For the New First Lady, Some Elements of Style
Since America’s fashion pride appears to depend entirely on what Michelle Obama wears in the next few days, I thought I could do my bit by offering her some advice from maybe the best paragraphs on style ever written, by E.B. White in Chapter Five of “The Elements of Style.”
White’s subject was writing style, of course, but it doesn’t take too much paraphrasing to see that style is style, whether in lines on a page, or lines on a woman. Getting right to it, with apologies to Mr. White and hoping he would have enjoyed some mirth from it:
In this final chapter, we approach style in its broader meaning: style in the sense of what is distinguished and distinguishing. Here we leave solid ground. Who can confidently say what ignites a certain combination of fabrics, causing them to explode in the mind? . . . These are high mysteries, and this chapter is a mystery story, thinly disguised. There is no satisfactory explanation of style, no infallible guide to good fashion . . .
Style is an increment in fashion. When we speak of Jackie’s style, we don’t mean her command of the Empire silhouette, we mean the gleam her clothes bring to the eye.
With some women, style not only reveals the spirit of the woman, it reveals her identity, as surely as would her fingerprints.
Young fashionistas often suppose that style is a garnish for the form, a dressing by which an ordinary dish is made attractive. Style has no such separate entity; it is non-detachable, unfilterable. The beginner should approach style warily, realizing that it is herself she is approaching, no other; and she should begin by turning resolutely away from all devices that are popularly believed to indicate style – all mannerism, tricks, adornments. The approach to style is by way of plainness, simplicity, orderliness, sincerity.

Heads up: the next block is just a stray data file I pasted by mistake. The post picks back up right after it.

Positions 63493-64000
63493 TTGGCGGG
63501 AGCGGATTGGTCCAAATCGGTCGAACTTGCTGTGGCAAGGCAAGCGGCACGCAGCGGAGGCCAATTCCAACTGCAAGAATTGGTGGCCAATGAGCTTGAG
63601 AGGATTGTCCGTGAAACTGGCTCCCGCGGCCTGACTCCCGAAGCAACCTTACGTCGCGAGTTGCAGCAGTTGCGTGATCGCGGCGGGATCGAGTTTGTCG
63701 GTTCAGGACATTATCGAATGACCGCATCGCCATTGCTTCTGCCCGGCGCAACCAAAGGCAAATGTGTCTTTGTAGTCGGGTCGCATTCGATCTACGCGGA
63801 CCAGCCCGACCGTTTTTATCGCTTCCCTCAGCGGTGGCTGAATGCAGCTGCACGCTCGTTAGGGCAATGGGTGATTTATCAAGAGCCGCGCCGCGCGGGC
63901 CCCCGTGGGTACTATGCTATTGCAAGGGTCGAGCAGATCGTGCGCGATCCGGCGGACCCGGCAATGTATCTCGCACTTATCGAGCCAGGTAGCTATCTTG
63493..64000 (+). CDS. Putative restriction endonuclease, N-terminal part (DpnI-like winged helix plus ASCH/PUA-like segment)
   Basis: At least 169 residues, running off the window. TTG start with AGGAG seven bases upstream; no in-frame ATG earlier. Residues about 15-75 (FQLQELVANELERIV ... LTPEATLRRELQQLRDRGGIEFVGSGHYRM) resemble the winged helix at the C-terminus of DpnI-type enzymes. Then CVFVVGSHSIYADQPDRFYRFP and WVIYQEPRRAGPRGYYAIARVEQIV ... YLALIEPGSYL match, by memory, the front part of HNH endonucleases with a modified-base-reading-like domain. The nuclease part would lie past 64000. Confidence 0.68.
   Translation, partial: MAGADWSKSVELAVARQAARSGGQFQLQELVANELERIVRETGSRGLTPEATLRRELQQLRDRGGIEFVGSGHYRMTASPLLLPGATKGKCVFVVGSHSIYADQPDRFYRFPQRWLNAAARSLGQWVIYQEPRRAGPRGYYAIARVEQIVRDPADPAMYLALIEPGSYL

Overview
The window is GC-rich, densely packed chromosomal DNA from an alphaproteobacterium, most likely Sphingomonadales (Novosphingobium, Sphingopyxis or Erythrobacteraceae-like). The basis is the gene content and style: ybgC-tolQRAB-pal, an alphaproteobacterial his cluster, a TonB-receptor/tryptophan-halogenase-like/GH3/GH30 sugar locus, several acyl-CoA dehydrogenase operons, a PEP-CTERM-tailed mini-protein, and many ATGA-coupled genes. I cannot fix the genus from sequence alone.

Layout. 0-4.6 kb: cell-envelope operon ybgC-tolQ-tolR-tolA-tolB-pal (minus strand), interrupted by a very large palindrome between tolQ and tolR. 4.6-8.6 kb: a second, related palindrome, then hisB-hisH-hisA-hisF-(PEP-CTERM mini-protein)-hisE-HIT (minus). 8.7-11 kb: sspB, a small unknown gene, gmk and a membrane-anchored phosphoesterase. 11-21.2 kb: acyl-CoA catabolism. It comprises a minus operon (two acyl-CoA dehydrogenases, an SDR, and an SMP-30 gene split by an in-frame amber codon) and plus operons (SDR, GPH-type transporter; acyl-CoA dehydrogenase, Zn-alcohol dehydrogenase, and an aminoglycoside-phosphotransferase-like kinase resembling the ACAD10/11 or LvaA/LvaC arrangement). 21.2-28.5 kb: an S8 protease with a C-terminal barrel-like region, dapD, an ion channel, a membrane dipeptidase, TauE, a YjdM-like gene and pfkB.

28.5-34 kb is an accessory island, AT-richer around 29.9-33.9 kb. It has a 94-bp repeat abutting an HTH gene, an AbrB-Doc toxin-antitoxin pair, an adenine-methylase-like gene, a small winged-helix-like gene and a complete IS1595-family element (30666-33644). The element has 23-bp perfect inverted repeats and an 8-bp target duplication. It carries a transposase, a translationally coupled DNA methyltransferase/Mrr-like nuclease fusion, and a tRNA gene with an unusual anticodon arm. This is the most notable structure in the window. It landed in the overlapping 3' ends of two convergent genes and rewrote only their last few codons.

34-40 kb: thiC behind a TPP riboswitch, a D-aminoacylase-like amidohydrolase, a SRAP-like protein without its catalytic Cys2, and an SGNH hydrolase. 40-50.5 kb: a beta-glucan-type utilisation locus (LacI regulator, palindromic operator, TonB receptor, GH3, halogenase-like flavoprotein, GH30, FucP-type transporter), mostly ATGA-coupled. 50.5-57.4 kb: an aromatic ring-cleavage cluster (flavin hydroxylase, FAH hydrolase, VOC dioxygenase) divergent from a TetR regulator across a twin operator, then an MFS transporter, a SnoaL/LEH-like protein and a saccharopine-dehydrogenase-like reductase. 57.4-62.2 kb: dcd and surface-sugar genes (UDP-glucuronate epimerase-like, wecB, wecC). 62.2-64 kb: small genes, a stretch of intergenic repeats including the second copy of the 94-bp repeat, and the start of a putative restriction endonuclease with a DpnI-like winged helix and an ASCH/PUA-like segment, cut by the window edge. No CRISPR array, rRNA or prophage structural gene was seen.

The first piece of advice is this: to achieve style, begin by affecting none – that is, place yourself in the background.
Dress in a way that comes easily and naturally to you, using fabrics and colors that come readily to mind . . . Never imitate consciously, but do not worry about being an imitator; take pains to admire what is good.
Work from a suitable design. Design informs even the simplest structure. You raise a little black dress from one sort of vision, an inaugural gown from another.
Do not be afraid to seize whatever you have chosen and cut it to ribbons; it can always be restored to its original condition in the morning, if that course seems best. Remember, it is no sign of weakness or defeat that your ensemble ends up in need of major surgery.
Do not overdress. When you overdress, the party will be instantly on guard, and everything that has preceded your overstatement, as well as everything that follows it, will be suspect in their minds because they have lost confidence in your judgment or your poise.”
There is more — “Prefer the standard to the offbeat,” for example — but this is a suitable place to close. I don’t know how many women I have stood next to, who I thought were revealing too much, and I had to defeat the urge to ask, “Have you ever read E.B. White?”